The parties to a contract can agree to settle disputes arising thereunder by arbitration. Federal law, which governs whether the parties have agreed to arbitrate, see Moses H. Cone Memorial Hospital, 460 U.S. at 23-26, requires the Court to apply general contract principles and the federal policy favoring arbitration in contracts governed by the United States Arbitration Act. See Hart Ski Mfg. Co. v. Maschinenfabrik Hennecke, GmbH, 711 F.2d 845, 846 (8th Cir. 1983); Atlanta Shipping Corp. v. Cheswick-Flanders & Co., 463 F. Supp. 614, 617 (S.D.N.Y. 1978). Under the Convention, an agreement to arbitrate is "null and void" only when it is subject to internationally recognized defenses such as duress, mistake, fraud or waiver, or when it contravenes fundamental policies of the forum nation. Rhone Mediterranee Compagnia v. Lauro 712 F.2d 50, 53 (3d Cir. 1983). The "null and void" language of the Convention must be read narrowly, for the signatory nations have declared a general policy of enforceability of agreement to arbitrate. Id.

 Oriental U.K.'s telex contained the terms of the contract, including a provision for arbitration in New York City. In doing so, Oriental U.K. evidenced its intention to arbitrate disputes arising under that contract. In light of the strong federal policy favoring arbitration, and the duty of the courts to implement the intent of the parties at the time of contracting, this Court holds that the arbitration clause in the contract is valid.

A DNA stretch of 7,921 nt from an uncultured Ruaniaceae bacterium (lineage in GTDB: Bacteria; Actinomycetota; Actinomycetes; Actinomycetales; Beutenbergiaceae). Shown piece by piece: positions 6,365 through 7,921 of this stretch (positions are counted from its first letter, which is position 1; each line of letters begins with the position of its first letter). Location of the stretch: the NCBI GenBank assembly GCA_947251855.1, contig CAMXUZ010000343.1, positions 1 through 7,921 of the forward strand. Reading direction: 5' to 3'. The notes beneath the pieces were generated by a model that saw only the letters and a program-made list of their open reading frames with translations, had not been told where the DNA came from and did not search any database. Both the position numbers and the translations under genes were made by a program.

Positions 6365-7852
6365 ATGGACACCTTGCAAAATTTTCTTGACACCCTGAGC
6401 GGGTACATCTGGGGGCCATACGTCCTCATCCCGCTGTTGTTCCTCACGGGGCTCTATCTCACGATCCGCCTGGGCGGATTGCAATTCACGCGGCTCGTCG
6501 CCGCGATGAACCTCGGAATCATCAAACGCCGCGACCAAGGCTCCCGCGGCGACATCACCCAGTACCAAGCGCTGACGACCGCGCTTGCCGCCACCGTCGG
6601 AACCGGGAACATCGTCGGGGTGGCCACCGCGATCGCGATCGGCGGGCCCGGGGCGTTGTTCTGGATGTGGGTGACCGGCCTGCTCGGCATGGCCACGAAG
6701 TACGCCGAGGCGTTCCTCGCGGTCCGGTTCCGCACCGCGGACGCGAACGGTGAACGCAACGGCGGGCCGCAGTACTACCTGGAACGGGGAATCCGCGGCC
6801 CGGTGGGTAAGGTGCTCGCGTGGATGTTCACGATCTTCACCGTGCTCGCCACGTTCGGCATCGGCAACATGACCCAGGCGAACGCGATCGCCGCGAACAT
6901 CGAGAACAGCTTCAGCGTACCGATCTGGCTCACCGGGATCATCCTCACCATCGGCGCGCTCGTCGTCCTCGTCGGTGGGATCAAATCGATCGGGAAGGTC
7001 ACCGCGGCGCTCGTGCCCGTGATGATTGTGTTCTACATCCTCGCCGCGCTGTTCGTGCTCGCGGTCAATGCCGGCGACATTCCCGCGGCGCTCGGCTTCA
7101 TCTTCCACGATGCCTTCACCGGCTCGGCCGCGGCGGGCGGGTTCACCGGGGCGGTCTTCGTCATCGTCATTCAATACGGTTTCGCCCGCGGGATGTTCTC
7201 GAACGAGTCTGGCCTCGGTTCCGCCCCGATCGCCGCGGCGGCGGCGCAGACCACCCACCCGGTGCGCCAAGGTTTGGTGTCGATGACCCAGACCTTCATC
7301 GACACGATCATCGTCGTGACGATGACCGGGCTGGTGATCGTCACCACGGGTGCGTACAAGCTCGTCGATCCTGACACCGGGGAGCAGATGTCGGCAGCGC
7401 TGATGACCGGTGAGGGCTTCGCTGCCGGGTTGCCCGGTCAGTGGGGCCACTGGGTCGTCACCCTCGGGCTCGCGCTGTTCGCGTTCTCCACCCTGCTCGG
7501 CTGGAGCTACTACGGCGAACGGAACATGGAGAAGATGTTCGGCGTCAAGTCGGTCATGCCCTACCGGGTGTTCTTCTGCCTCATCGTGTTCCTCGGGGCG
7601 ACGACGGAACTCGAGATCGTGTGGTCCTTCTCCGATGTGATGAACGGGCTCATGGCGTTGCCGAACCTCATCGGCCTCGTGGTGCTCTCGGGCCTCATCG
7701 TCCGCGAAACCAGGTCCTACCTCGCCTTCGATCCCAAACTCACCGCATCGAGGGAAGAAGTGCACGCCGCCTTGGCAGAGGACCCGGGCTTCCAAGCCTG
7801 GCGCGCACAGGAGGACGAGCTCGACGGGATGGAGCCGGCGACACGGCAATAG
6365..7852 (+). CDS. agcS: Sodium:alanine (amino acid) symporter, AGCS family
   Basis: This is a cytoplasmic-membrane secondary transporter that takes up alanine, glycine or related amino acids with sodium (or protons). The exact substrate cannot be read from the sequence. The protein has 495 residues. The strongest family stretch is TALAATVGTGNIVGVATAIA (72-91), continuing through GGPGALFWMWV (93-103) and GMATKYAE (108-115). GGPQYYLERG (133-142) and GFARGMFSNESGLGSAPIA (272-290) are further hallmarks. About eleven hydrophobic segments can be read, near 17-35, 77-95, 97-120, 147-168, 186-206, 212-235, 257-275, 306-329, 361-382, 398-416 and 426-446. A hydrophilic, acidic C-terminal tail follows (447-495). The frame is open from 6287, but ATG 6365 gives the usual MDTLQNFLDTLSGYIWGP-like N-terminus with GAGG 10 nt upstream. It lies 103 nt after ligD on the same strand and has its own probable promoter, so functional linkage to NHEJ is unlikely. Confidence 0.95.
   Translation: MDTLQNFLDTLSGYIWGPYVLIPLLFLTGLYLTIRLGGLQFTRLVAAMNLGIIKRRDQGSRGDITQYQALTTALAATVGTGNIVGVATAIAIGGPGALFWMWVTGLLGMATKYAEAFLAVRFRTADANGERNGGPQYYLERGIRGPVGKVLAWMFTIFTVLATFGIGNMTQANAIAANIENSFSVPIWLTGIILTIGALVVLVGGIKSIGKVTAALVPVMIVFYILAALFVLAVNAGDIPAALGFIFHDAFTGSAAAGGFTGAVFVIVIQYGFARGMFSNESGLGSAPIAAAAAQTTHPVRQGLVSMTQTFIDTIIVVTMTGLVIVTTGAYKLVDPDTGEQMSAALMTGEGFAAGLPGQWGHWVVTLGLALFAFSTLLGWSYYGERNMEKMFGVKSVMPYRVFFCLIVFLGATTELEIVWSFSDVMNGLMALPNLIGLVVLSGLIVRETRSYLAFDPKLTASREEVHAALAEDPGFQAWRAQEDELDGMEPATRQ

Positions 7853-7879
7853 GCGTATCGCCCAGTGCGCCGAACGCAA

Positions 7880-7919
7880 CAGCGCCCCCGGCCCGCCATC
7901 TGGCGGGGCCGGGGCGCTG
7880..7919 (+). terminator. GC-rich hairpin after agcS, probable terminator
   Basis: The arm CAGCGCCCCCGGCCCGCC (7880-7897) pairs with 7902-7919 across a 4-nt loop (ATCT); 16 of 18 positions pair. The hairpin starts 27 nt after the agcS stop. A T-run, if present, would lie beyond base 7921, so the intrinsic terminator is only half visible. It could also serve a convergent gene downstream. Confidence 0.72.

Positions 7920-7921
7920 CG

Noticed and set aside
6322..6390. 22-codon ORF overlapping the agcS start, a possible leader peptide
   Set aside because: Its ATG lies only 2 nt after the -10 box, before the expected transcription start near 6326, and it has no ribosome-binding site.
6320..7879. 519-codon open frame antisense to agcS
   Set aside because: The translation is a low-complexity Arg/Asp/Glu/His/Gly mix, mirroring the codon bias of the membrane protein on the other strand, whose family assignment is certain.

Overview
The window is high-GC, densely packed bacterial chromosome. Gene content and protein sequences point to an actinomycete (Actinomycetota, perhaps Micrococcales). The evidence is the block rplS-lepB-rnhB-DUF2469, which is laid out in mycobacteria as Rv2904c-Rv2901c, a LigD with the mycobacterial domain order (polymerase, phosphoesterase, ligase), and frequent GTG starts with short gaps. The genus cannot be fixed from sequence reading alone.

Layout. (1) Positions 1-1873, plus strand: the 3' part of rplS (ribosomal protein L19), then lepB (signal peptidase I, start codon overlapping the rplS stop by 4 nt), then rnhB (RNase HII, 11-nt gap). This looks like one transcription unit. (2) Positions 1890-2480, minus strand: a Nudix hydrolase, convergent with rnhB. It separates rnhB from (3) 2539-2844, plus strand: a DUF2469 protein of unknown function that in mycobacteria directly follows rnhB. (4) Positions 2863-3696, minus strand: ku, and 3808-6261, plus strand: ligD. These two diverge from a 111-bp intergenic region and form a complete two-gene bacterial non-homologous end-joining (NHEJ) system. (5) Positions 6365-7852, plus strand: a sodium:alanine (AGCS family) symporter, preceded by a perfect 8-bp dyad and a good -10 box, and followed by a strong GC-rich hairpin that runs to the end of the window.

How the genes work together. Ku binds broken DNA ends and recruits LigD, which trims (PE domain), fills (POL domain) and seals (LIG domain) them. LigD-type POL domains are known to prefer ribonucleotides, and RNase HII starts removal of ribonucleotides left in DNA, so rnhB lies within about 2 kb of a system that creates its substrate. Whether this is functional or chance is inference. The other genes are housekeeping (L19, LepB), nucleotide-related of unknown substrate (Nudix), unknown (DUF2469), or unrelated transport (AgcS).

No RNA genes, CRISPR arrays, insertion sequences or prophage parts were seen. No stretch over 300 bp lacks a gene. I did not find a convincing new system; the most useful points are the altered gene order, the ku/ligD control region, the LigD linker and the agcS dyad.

The Scope of the Aribtration Clause

 Arbitration is a matter of contract, and parties cannot be required to submit to arbitration any dispute which they have not agreed to submit. Refino v. Feuer Transportation, Inc., 480 F. Supp. 562, 567 n.9 (S.D.N.Y. 1979), aff'd, 633 F.2d 205 (2d Cir. 1980). Here, the arbitration clause is broad, limited only by the terms of the contract and Oriental U.K.'s choice of location for the arbitration proceedings - New York City. Doubts as to whether a dispute is governed by an arbitration clause should be resolved in favor of coverage unless it may be said with positive assurance that the clause is not susceptible of an interpretation that covers the asserted dispute. McAllister Bros. v. A.& S Transportation Co., 621 F.2d 519, 522 (2d Cir. 1980). Certainly disputes concerning such fundamental aspects of the contract as alleged non-performance by a party and the resulting damages are within the scope of this arbitration clause.

 The Parties to the Arbitration Proceeding

 It is within the province of this Court to determine whether Oriental S.A., although not formally a party to the arbitration agreement, should be made a party to the arbitration proceeding in addition to Rosseel and Oriental U.K. See Orion Shipping and Trading Co. v. Eastern States Petroleum Corp., 312 F.2d 299 (2d Cir. 1963). Ordinary contract and agency principles determine which parties are bound by an arbitration agreement, and parties can become contractually bound ...